At the time, the Wuillaume Report suggested that removing the veil of hypocrisy surrounding the use of torture to be lifted and ‘approved techniques’ to be allowed, however this report was dismissed out of hand by the government as Article 303 of the French penal code expressly forbid torture under penalty of death and charade continued.[x] Horne notes that while a little roughing up on arrest or ‘passage à tabac’ was historically present in French policing methods; full-blown torture on the other hand had never been prevalent as in fact the idea of it had become more morally abhorrent following Nazi abuses in occupied France.[xi] Todorov poignantly notes in his interviews with veterans of this war who in cases seem well aware that roughing up of prisoners had progressed to a level previously unknown among French troops- ‘if one day there’s another Nuremburg trial, we’ll all be convicted: every day there was another Oradour (sur-Glen); and this time we were committing them‘.[xii] Rarely did Army and Police officers speak out against practices, as those that did were silenced and imprisoned as was the case with Tietgen and Bollardiere, the two most senior officials who tried to raise the alarm.[xiii] The ‘strategic message’ conveyed by the use of torture was at odds with the stated reason for being there, how could the rule of law and the status quo be maintained if the government and its agents were prepared to employ extra-legal methods and have no limits?[xiv] The uniqueness of the situation, a police action that the French had no theoretical reference to build upon was touted as a justification for torture, as was the viciousness of the foe who led many to believe this war was just ‘different’. The results of torture were a loss of moral authority by the very nation that had placed itself on the pedestal of western thought as the home of liberty, self-determination and anti-despotism. The advantages of intelligence gained by torture were totally negated by the plethora of strategic dangers arising from the methods used, including military and political cohesion, moral superiority, and national legitimacy.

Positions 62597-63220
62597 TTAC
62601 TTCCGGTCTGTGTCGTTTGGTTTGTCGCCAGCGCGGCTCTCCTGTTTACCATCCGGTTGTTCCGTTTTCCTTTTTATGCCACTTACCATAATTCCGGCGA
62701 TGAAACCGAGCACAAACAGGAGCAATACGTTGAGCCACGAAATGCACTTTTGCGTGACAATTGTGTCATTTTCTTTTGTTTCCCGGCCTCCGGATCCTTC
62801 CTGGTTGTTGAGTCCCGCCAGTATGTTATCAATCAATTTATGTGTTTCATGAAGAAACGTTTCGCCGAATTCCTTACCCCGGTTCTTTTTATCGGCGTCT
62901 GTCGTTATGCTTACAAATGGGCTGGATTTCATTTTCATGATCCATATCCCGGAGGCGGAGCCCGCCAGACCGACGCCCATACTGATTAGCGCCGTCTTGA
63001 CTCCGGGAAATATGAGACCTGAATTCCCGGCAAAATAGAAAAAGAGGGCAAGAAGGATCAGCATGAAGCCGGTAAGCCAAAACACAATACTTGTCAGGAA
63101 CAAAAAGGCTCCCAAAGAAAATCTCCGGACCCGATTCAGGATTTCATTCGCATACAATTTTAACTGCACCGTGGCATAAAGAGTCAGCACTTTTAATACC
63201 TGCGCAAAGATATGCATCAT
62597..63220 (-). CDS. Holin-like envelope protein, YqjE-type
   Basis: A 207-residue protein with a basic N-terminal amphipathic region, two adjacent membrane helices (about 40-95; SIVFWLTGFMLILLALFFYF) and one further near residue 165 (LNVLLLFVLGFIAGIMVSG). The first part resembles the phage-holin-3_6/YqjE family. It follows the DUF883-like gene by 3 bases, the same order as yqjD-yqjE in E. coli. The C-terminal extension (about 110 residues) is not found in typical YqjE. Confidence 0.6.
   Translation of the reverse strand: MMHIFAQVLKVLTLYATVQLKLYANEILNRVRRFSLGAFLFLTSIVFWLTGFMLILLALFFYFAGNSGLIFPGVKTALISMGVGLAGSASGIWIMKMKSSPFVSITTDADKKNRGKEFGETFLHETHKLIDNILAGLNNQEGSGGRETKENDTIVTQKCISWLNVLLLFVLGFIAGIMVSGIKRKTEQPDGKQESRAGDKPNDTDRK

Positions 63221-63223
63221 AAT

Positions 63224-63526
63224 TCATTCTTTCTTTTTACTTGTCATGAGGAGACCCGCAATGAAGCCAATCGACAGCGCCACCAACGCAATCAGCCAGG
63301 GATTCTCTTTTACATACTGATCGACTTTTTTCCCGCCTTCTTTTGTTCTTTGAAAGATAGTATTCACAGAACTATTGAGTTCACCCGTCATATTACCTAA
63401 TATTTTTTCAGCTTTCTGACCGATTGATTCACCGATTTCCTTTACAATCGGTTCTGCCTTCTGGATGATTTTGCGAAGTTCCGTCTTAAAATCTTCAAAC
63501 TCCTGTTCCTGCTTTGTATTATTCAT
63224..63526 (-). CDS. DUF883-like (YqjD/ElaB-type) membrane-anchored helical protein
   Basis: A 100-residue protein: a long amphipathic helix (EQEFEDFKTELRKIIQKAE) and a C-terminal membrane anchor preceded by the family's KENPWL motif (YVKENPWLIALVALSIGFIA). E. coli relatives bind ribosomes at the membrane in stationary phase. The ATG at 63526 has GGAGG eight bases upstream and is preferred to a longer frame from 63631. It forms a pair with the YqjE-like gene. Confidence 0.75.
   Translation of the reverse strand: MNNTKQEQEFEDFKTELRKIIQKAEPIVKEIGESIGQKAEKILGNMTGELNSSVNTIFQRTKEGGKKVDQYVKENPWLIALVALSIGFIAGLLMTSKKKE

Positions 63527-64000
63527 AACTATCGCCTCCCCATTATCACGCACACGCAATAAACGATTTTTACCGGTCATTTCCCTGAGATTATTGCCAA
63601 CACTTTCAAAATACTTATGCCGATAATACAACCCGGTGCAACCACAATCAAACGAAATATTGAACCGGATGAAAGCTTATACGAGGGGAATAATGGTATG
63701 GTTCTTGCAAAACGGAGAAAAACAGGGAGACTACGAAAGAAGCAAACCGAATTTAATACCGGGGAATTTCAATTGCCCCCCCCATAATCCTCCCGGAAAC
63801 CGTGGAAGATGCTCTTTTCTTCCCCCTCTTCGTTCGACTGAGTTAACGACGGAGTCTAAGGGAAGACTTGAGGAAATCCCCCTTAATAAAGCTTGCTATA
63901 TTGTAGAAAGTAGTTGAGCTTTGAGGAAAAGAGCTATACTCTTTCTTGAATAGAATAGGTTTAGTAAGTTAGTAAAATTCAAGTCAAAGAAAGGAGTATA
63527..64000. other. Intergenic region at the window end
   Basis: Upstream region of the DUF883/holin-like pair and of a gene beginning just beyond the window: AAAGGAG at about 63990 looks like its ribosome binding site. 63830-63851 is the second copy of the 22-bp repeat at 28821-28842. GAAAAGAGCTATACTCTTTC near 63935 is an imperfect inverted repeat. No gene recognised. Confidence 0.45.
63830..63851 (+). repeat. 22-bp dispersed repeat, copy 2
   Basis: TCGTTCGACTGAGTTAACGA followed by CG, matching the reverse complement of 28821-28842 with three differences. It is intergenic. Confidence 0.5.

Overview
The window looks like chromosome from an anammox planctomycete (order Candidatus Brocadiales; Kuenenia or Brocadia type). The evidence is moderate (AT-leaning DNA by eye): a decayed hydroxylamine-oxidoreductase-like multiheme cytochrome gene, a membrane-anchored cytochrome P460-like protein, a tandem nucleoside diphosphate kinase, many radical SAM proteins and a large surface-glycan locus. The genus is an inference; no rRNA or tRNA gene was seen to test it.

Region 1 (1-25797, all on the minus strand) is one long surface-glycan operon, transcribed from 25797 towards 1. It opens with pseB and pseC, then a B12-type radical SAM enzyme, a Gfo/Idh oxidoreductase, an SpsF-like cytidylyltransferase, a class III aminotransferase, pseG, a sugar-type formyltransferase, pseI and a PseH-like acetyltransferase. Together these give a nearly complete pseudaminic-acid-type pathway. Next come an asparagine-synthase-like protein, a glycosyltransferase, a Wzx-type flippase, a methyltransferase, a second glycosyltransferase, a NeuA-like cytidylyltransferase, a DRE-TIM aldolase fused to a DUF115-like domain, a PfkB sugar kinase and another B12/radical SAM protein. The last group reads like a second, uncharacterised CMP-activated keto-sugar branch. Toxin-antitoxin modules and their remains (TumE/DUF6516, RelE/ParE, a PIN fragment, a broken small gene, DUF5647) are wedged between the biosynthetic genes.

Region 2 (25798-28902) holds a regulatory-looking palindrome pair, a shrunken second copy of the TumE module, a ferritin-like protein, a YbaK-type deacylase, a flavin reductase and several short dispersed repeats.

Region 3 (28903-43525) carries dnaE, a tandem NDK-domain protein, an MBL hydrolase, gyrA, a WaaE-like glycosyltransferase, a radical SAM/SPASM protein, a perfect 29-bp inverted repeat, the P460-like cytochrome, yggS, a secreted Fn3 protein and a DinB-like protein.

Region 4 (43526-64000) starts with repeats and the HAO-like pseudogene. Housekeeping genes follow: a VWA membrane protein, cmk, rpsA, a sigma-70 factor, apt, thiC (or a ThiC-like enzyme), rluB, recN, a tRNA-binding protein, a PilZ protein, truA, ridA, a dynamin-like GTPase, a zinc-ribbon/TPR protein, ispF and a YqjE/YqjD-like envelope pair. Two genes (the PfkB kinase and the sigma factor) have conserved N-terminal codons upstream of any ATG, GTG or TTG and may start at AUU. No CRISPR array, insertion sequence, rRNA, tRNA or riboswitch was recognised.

France’s brutality, atrocities and repression of Algerians’ rights were debated and attacked in public, her behaviour was in stark contrast to her own projection of France as the epitome of western civilisation and champion of the ‘rights of man’. Internationally, France was not warmly received by its allies in the US or the UK who did not agree with the way things were being handled and feared being tarred with same abusive colonial brush.[xv] Within the unaligned Third World and in the UN, France also faced growing condemnation; the war was often raised by the FLN’s government-in-exile as well as by sympathetic third parties. The Algerian Independence movement contested France principally in two foreign domains; the United States and the United Nations. Matthew Connelly’s work on the internationalisation of the conflict provides phenomenal insight into the media and public relations efforts engaged in by both sides, for this was a world war of opinion.[xvi] French economic woes at home compelled her to listen to international concerns from the IMF and US. During the war France stationed a sizable force of delegates in New York and Washington in an effort to court US domestic opinion. Considerable sums of money were spent wooing the US public, with as many as 60 million Americans seeing pro-French propaganda movies in January 1955 alone.[xvii] These movies stressed that only France had the solution to the Algerian problem.[xviii] France called in a variety of favours to stem the tide of bad publicity in the US as Jacob Kaplan, Grand Rabbi of France persuaded New York Times Senior Editors to stick to the French line when covering UN debates.[xix]